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Dispelling ETF Trading Myths

WisdomTree's David Abner's discusses how investors should think about volume, liquidity, market and limit orders.

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Bob Goldsborough: Hi, I'm Bob Goldsborough, an analyst covering passive strategies here on the manager research team at Morningstar. Here with me at the Morningstar ETF Invest Conference is David Abner, who is the head of capital markets for WisdomTree, a publicly traded ETF provider that is known for several kinds of funds, including dividend ETFs, currency-hedged equities ETFs, and also for being an early adopter of innovative indexes.

David is here at the Morningstar ETF Invest Conference to discuss tricks of the trade or tips for retail investors and advisors on how better to trade ETFs. David, welcome.

David Abner: It's great to be back here, Bob. I love the Morningstar Conference.

Goldsborough: David, I wondered if we could start off by talking a little bit about what you think is the single most underappreciated aspect of trading ETFs.

Abner: Underappreciated is easy! Of course, it's the fact that many people think that ETFs need to trade every single day. And they don't appreciate the fact that more and more advisors, in particular, are using ETFs as core pieces of the portfolio. And they don't need to trade every day. They are designed now as investment products, where you put on a position and you hold that position for days, weeks, even months or years.

I think it's underappreciated because people look at the name "exchange-traded funds" and, oftentimes, the first thing they look at is the volume and they say, "This ETF isn't trading every day. It must not be working." It's a complete mistake to look at the funds that way. They are not appreciating the fact that investors don't need to be trading their portfolios every day to be holding good products.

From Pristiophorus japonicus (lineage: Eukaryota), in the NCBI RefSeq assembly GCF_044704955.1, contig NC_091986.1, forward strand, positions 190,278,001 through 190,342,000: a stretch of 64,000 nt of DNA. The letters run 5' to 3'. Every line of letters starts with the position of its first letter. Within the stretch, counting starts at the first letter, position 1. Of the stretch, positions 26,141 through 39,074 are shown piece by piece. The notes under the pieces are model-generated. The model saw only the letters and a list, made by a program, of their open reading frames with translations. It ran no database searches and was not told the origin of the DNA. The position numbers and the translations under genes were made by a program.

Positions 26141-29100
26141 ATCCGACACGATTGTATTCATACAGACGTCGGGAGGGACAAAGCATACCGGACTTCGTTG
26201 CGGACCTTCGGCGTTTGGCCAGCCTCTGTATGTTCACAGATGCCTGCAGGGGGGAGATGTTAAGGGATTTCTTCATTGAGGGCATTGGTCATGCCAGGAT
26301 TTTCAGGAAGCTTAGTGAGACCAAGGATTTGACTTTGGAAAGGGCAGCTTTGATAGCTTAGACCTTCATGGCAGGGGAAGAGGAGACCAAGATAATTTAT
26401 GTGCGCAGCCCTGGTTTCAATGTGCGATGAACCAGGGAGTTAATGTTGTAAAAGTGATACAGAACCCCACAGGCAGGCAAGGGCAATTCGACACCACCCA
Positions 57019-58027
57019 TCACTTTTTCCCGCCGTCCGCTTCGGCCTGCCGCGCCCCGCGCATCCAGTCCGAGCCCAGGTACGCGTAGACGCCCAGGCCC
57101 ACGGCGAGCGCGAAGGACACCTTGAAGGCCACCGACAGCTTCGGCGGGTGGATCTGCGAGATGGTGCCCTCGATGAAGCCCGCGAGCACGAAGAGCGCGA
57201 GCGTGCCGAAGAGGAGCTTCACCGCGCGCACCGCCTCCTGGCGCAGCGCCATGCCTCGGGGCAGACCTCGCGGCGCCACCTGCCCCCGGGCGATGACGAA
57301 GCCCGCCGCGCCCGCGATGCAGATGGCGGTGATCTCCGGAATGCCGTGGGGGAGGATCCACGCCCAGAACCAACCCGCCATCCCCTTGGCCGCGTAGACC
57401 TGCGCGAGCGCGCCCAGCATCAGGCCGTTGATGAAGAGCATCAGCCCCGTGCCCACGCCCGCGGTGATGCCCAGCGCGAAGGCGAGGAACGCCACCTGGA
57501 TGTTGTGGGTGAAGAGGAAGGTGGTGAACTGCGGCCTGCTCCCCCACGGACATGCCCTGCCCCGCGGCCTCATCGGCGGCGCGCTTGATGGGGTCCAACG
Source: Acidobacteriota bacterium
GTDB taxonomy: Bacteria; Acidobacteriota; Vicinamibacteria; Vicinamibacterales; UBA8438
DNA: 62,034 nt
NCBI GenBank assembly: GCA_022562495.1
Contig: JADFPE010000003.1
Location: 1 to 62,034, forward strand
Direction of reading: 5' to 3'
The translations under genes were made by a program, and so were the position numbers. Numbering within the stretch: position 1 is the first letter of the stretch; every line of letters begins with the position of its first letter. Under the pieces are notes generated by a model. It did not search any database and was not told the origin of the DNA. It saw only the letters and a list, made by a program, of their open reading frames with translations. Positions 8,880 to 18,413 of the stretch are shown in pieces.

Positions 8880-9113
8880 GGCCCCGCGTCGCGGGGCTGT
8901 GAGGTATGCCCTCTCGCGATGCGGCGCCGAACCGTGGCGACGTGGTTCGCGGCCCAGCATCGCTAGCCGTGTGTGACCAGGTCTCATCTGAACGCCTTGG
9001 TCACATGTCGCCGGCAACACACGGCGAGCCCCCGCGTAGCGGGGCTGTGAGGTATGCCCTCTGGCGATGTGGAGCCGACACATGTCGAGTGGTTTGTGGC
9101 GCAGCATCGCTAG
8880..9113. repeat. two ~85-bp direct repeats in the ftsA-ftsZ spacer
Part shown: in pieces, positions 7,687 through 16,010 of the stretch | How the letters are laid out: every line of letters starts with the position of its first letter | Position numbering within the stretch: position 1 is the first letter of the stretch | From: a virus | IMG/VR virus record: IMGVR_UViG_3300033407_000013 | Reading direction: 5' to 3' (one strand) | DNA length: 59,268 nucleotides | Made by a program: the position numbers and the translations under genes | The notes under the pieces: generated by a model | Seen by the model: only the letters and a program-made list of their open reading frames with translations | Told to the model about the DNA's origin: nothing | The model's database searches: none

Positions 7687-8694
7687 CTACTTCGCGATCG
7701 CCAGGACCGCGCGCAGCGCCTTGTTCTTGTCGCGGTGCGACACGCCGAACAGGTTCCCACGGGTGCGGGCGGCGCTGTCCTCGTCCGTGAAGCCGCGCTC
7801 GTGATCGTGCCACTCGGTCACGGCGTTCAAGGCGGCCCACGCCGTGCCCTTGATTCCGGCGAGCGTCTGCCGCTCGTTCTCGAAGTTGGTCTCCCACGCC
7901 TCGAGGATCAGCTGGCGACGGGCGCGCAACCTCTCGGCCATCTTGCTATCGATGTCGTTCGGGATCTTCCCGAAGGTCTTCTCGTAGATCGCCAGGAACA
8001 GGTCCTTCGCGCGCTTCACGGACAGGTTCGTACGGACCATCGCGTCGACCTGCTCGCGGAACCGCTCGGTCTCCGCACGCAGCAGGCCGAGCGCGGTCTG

Goldsborough: And you see this as a change for the industry from two, three, four, or five years ago?

Abner: Absolutely. You can look at asset numbers and where those assets are now, in which funds, and what the trading characteristics of those funds are, and you can see that over the last four or five years, we've really done, what I consider to be, a great job at educating people on the mechanics of ETFs. How they work, how they should trade, and how they should implement them into portfolios. There's a lot more to do, of course, on the education side. But you can see in asset growth that people are starting to broaden their use of ETFs. They are moving down the curve. They've gotten over the hump of volume being a restrictive function of the product, and they are really starting to utilize the product set better.

Goldsborough: David, let's shift gears a bit and talk about liquidity. What are ETF investors missing when it comes to understanding liquidity? 

Abner: Liquidity is a great question because people don't realize they make the mistake of looking at volume and assuming that is liquidity. Volume in an ETF does not equal liquidity. The two could not be farther from the same thing. They're not equal. Liquidity of an ETF comes from primarily its underlying basket, the components that the ETF holds, and then a variety of other things: what correlates to it, other futures and options that may be related to it that market makers can use to provide liquidity.

The volume of an ETF is strictly what has traded in that ETF over the past. So, I think we are seeing people now starting to understand that. We are seeing quantitative metrics like the implied liquidity number that show people how to assess potential liquidity in an ETF, and they're getting over the hump in that thinking.


Goldsborough: David, WisdomTree Japan Hedged Equity ETF has been one of your firm's successes. A lot of U.S. ETF investors are interested in Europe and Japan right now as well. What are some practical tips that you'd give to investors interested in investing in these kinds of funds from a trading standpoint?